Global elites are increasingly becoming richer. Yet the vast majority of people around the world have been excluded from this prosperity. While stocks and corporate profits soar to new heights, wages as a percentage of gross domestic product (GDP) have stagnated. ~ Oxfam International in 2017
The root of modern inequality lies in the relative returns of labor and capital. This is essentially an externality of the price mechanism. With a surplus of labor and a high demand for capital, those with a surfeit of funds reap rewards while workers toil for meager leftovers.
Global production chains effectively demand that countries compete for investment and that workers compete for jobs on a global basis. ~ Australian sociologist Kevin Hewison
The stark reality is that globalization has reduced the bargaining power of workers, and corporations have taken advantage of it. ~ Joseph Stiglitz
Based upon historical trends, Hungarian-born English economist Nicholas Kaldor concocted in 1940 a 6-stage model of the economic growth and contraction. One conclusion was that the labor/capital split was stable over the long run, with short-term wiggles due to the ups and downs of business cycles. Owing to his cogent writing, Kaldor’s figure that labor took a 2/3rds cut and capital 1/3rd was uncritically accepted by most economists.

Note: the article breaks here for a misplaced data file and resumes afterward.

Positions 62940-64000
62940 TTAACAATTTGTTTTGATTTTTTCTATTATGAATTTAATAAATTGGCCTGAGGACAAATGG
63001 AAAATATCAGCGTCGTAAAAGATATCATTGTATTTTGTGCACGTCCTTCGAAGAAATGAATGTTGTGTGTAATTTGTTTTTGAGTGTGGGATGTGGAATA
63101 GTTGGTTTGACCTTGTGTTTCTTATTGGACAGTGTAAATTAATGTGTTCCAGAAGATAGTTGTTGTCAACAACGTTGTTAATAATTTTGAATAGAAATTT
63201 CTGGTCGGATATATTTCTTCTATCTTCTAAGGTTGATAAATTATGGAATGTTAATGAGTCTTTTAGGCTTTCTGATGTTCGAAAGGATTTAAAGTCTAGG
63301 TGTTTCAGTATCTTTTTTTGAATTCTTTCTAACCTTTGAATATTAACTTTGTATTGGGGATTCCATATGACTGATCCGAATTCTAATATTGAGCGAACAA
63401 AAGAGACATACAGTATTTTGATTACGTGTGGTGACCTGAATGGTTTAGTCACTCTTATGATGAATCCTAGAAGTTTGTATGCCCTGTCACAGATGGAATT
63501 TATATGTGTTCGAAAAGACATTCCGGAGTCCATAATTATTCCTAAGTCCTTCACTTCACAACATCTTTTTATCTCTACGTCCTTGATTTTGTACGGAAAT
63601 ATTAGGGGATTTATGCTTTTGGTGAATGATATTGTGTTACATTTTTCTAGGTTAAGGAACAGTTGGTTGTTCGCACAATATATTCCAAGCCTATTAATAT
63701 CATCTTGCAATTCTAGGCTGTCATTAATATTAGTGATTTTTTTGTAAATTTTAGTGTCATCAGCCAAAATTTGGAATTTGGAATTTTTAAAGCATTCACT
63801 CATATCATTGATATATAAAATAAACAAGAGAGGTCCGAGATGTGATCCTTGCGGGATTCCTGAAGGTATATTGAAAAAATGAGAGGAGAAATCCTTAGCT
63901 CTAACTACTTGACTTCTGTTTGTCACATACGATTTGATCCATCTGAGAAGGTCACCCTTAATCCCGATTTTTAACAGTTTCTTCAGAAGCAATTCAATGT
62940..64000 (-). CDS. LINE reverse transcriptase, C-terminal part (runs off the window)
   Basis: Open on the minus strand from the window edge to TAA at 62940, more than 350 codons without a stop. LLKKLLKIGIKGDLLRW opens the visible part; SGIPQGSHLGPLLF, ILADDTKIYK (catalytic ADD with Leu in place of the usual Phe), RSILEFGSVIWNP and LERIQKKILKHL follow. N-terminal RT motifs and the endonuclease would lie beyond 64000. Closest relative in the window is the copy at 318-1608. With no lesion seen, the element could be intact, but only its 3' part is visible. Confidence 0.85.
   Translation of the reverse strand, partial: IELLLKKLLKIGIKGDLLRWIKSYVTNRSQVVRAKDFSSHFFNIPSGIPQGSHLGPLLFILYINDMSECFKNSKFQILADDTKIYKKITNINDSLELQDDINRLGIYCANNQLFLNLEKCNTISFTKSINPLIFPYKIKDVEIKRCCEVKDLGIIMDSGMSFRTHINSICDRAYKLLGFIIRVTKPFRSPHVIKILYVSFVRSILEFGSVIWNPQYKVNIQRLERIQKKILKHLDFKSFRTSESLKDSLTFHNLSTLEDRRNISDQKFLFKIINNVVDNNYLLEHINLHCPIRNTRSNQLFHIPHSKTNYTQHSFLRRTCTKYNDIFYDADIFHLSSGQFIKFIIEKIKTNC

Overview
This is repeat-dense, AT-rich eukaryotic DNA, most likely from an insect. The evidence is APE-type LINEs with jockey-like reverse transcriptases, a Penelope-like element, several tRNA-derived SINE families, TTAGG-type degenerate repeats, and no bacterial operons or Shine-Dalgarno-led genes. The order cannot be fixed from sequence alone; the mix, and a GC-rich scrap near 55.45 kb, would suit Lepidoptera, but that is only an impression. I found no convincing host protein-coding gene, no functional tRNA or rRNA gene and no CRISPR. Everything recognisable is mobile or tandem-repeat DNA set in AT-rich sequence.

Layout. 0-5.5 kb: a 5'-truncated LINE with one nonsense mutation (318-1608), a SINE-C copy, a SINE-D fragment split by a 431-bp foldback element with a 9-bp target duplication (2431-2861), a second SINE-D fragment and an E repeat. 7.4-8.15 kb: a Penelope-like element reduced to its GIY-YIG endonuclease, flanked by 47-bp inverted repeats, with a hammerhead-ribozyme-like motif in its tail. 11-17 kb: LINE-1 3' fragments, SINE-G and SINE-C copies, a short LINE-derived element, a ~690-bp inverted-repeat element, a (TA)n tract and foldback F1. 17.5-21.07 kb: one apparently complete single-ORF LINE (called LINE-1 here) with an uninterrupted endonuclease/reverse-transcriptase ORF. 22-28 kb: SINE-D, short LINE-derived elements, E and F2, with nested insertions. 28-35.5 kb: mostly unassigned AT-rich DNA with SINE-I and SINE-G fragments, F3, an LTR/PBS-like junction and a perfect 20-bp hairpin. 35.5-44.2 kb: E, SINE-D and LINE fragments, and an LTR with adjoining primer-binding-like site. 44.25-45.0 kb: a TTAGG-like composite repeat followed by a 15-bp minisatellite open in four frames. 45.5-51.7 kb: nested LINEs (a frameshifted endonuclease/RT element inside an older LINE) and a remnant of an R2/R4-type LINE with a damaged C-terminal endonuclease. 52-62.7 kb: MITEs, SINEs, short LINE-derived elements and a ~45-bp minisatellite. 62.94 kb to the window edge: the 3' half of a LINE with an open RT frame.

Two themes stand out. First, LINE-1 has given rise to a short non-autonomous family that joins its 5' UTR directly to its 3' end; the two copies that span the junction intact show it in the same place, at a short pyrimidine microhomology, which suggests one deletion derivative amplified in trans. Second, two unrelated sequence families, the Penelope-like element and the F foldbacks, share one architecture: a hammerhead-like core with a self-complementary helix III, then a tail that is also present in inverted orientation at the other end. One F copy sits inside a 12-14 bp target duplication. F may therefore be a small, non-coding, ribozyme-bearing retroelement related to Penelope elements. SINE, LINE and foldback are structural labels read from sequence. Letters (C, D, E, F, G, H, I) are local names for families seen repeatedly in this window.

In the United States during the 19th century, 64% of economic gain went to labor. After the 2nd World War, American workers reaped 62%. In the wake of the 2008 recession: 54%, and that figure that has fallen since. Starting in the 1970s, employers no longer shared the benefits of increased productivity with the workers who produced it. Between 1973 and 2016, average hourly wages grew 12%, whereas productivity increased 74%. Kaldor’s labor/capital split is a slippery statistical confection, not an economics constant.
American Farm Workers
California’s Central Valley is the most productive agricultural region in the world, but the workers responsible for the Central Valley’s wondrous harvests remain impoverished.
The people who grow our food can’t afford to eat it. Those who work in the fields all day long don’t have access to the fresh produce that they harvest. ~ American health policy maven Joel Diringer in 2016